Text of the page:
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January 11, 2000
American Business Welcomes Pact With India
A P Kamath
The United States announced on January 10 that it had reached a trade agreement with India to eliminate 1,400 barriers in agriculture, textiles and other key sectors, including a wide range of consumer goods and manufactured products. The wrangling over the restrictions has been going on for more than four years.
"This important achievement," said the chairman of the US-India Business Council Chairman Dean R O'Hare, "confirms that a new spirit of pragmatism has taken hold in New Delhi.
"Changes in trade policy are among the most sensitive issues any government has to deal with, and this is especially true in vibrant democracies like India's," he said.
"According to the World Bank, India has the world's fourth largest economy in purchasing power parity," O'Hare said, adding, "But India's share of world trade only amounts to seven-tenths of one per cent.
"India's trading partners and investors can only welcome the decision to remove the most burdensome trade restrictions, which raise costs to Indian consumers, producers, and exporters and act as a continuous brake on the country's efforts to accelerate the pace of economic growth," he said.
In Washington, American officials pointed out the agreement was a sign of warming trade relations with India, America's 33rd largest export market. The US imported from India material worth $ 8.2 billion in 1998, topping American exports of $ 3.6 billion.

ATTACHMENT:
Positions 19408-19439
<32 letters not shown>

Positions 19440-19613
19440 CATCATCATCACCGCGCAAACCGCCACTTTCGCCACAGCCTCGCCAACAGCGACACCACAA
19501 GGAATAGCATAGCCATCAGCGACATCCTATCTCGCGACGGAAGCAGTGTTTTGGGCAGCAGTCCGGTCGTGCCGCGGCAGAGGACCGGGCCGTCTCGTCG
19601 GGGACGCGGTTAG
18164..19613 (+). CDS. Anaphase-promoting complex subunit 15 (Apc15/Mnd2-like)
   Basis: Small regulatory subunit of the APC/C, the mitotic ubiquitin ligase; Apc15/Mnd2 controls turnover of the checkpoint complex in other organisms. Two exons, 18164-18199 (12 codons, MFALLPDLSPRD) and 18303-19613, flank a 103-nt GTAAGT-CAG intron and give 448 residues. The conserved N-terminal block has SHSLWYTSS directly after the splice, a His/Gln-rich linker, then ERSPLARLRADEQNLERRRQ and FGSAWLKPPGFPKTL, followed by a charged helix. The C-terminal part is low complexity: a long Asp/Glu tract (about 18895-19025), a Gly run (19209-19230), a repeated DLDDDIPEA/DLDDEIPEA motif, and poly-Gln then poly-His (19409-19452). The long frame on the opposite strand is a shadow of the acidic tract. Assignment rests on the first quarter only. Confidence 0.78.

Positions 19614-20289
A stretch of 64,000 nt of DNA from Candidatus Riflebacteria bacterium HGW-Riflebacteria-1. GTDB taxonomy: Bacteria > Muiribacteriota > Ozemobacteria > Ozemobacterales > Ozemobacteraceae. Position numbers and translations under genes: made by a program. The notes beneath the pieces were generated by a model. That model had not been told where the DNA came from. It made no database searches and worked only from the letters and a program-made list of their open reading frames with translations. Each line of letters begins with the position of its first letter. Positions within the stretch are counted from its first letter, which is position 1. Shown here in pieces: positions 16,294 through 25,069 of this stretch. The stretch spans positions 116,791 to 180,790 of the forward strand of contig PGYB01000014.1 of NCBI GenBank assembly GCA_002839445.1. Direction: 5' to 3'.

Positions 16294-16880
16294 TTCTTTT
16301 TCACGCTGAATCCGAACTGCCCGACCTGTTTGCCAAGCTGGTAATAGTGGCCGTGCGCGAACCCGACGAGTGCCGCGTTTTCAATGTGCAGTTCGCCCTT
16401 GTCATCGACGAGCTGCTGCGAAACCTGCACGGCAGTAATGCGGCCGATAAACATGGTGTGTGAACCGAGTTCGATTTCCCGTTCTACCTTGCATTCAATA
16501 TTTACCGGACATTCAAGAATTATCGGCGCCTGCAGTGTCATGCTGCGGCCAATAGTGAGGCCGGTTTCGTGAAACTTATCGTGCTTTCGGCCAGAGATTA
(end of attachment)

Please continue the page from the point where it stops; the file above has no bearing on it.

Officials also noted that half of India's restrictions will be lifted within three months; the rest by April 1 next year.
"Eliminating these restrictions will provide -- for the first time in 50 years for some products -- market access opportunities for US producers in key sectors... At the same time, it will stimulate investment, competition, and economic activity in India,'' said United States Trade Representative Charlene Barshefsky.
"The elimination of this regime of import restrictions will stimulate entrepreneurial activity in the Indian private sector that began with the reforms earlier this decade.''
The announcement surprised many people since tensions between India and America had increased during World Trade Organization talks in Seattle last month. The meeting ended in deadlock and the two countries clashed again when America proposed an initiative to improve labor standards. India also took a sympathetic view of a proposal by Japan to review US anti-dumping laws that allegedly protect American steelmakers and other cash-strapped industries.
New Delhi and Washington accepted this agreement, negotiated by Deputy US Trade Representative Ambassador Susan Esserman, late December.
India had claimed that GATT's balance of payments provisions allowed for restrictive import regimes. The United States challenged India's claim before a WTO panel. On April 6, 1999, the panel ruled that India's balance of payments situation did not justify these restrictions.
Among other things, the panel report noted that during India's 1997 consultation with the WTO Balance of Payments Committee, the International Monetary Fund stated that India no longer had a balance of payments problem that justified these restrictions.
India appealed to the WTO Appellate Body. But, on August 23, the Appellate Body rejected the appeal.
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